Archive for Wednesday, December 11, 2002

U.S. builds military presence in Africa

December 11, 2002


— Defense Secretary Donald Rumsfeld won new assurances of support from Eritrea and Ethiopia on Tuesday for the Bush administration's plan to open a new front in the war on terrorism in the turbulent Horn of Africa at the same time that it prepares for a war with Iraq.

A U.S. military buildup is under way in Djibouti, apparently for operations against followers of Osama bin Laden in neighboring countries and in bin Laden's native Yemen nearby. American forces will be bolstered in the next few days when a 300-person U.S. regional command arrives, led by a Marine Corps general.

That new regional command, based offshore on the USS Mount Whitney assault ship, soon may send the 800 American special operations troops in Djibouti against al-Qaida fugitives hiding in the Horn of Africa or in Yemen, about 25 miles across the Bab el Mandeb strait.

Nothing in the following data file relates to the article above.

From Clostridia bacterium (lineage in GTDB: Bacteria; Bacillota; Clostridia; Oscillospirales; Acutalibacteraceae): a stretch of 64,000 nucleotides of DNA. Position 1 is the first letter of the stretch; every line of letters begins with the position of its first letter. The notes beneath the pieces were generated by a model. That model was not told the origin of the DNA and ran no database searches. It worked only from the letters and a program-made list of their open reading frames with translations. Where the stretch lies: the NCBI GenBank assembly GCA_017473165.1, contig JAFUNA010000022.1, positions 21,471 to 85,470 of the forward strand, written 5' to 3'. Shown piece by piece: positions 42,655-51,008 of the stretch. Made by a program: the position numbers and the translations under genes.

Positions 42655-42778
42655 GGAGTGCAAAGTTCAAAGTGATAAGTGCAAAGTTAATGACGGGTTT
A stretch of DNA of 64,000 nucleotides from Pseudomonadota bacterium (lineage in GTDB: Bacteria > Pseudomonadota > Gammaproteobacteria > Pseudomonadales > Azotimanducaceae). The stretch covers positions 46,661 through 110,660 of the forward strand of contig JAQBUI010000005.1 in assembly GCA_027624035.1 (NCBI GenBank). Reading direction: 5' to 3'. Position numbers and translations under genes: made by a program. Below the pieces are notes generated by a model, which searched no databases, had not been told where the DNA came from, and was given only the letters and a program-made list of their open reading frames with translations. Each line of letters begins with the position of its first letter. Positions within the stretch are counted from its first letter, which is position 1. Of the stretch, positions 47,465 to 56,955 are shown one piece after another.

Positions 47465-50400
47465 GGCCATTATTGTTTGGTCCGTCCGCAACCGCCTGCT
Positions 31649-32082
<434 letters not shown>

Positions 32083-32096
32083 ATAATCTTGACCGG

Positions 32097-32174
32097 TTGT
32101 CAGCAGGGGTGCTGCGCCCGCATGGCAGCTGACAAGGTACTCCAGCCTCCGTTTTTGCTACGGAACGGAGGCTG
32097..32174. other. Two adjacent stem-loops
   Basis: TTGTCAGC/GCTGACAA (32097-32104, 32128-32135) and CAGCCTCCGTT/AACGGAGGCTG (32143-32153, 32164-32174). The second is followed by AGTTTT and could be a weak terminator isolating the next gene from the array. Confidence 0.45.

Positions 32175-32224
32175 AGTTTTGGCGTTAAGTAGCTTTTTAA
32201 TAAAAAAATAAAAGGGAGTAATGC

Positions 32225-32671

A U.S. official in Washington said Tuesday that about a dozen Scud-type missiles and "missile-related components" had been found aboard a North Korean ship that was seized in the Arabian Sea, about 600 miles east of the Horn of Africa.

The ship was believed to be heading to Yemen, but the government of Yemen, which has aided the U.S. war on terrorism recently, was not necessarily the intended recipient, said the official, speaking on condition of anonymity.

The missiles were hidden in containers buried in cement.

"U.S. intelligence had been tracking this (vessel) for a period of weeks," the official said. He said the North Korean ship was flying under the flag of another nation, which he would not identify.

The people in the Horn of Africa region have been crushed by poverty, hunger, drought, the HIV-AIDS epidemic and lawlessness. Long coasts, porous borders, unrest and corruption have made the area a hub for arms and drug running and a haven for al-Qaida operatives.

The region is important to the United States because it abuts sea lanes used by Persian Gulf-bound American warships and by tankers that transport petroleum supplies.

Rumsfeld, speaking after talks with Eritrean President Isaias Afwerki in Asmara, said the United States and its partners must work to prevent al-Qaida and other Islamic extremists from destabilizing the region and killing large numbers of innocent people.

But extending the war on terrorism to the Horn of Africa is risky. American military forces make new targets for al-Qaida bombers. The United States also would be aligning with governments that it has accused of human rights abuses.

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